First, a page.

Influenced by his years of attending the Burning Man event, Dallas pizza shop owner Frank Nuccio decided to make some changes to his business’s (My Family’s Pizza, formerly Pizza by Marco) pizza-making process.
“The dough will use water only from a reverse osmosis system being installed this month. I’m removing all toxins such as chlorine and fluoride from all the water used in the restaurant,” Frank said. Not only that, he’s also stopped selling any products that contain aspartame — including soda — instead opting for a soda brand made with pure cane sugar (which tastes a helluva lot better, frankly).
We like to say that being a Burner is a way of being, a lens through which we perceive our relationship to the world, and it’s up to each of us to make change happen on a local as well as global level … as we do. And a pizza joint is as good a place to start as any, right? Right.
Nice job, Frank. Next time we’re in Dallas, we’ll be sure to stop in for a slice.
So tell us, how have YOU manifested your Burner ideals in your day-to-day life?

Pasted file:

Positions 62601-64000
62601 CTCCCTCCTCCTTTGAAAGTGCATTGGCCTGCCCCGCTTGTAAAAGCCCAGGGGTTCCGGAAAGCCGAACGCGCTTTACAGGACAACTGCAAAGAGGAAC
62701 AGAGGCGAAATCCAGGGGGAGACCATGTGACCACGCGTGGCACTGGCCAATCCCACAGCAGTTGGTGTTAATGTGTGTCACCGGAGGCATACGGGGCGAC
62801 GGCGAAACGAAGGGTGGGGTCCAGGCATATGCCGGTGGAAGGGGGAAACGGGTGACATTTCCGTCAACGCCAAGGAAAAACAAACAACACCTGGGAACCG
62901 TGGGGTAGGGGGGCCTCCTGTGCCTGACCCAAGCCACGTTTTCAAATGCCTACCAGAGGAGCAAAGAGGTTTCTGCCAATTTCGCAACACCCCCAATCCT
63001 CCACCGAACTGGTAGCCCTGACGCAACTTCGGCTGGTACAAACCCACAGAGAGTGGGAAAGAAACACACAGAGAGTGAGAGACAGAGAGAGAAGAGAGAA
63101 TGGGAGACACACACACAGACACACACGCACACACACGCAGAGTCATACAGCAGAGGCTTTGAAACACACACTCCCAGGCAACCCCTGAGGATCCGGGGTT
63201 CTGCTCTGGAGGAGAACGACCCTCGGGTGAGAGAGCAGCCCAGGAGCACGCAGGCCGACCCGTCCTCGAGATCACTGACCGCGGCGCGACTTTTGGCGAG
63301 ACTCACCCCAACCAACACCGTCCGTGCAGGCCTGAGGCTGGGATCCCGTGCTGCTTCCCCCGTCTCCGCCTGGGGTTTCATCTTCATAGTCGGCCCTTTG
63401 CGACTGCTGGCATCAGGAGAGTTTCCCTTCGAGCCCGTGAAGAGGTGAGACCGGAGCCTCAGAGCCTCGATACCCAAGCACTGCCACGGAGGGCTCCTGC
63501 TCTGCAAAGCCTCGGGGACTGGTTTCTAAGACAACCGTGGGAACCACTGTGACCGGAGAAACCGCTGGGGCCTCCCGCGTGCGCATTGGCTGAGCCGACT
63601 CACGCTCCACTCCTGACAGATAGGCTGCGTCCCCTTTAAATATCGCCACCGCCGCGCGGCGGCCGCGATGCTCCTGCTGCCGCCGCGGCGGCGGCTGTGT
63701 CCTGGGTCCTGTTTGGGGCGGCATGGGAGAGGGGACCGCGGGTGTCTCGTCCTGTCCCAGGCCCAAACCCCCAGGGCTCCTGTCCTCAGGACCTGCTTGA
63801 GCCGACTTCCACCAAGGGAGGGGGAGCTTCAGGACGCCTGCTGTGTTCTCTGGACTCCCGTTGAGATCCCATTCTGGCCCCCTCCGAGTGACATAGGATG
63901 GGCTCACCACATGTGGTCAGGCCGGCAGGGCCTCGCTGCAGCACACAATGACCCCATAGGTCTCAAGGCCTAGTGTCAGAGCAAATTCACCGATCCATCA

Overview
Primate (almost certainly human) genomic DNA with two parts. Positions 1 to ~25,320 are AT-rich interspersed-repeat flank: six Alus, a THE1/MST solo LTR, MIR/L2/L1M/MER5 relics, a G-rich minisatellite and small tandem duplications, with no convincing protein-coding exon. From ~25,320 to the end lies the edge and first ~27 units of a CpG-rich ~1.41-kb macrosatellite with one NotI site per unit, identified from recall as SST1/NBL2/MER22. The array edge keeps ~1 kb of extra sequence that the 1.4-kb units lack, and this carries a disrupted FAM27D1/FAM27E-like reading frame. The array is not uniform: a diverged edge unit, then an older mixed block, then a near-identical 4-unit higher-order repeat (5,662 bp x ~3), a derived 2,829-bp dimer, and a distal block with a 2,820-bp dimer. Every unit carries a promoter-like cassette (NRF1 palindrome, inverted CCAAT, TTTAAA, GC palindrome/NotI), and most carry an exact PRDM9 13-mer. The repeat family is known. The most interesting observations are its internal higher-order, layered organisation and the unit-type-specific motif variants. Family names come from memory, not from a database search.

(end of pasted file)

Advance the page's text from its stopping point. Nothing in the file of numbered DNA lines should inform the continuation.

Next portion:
We’re very excited that the PBS NewsHour will be airing a fantastic KQED report tonight on the culture and artwork that emerged at this year’s Burning Man event, and the impact they off playa, year-round.
The Bureau of Land Management (BLM) and Black Rock City, LLC (BRC) have stated that the 2013 Burning Man event peak population was 69,613. BLM will be reviewing the peak population number in association with the special recreation permit stipulations for the 2013 event.
Prior to reaching the peak population number during the event, BLM and BRC coordinated and implemented contingency plans, which included collaborative managing of the gate entrance, opening additional camping areas and streets within the city, deploying additional porta-potties, pumper trucks and medical vehicles. This coordination and the contingency actions were to further facilitate a safe and healthy event and city.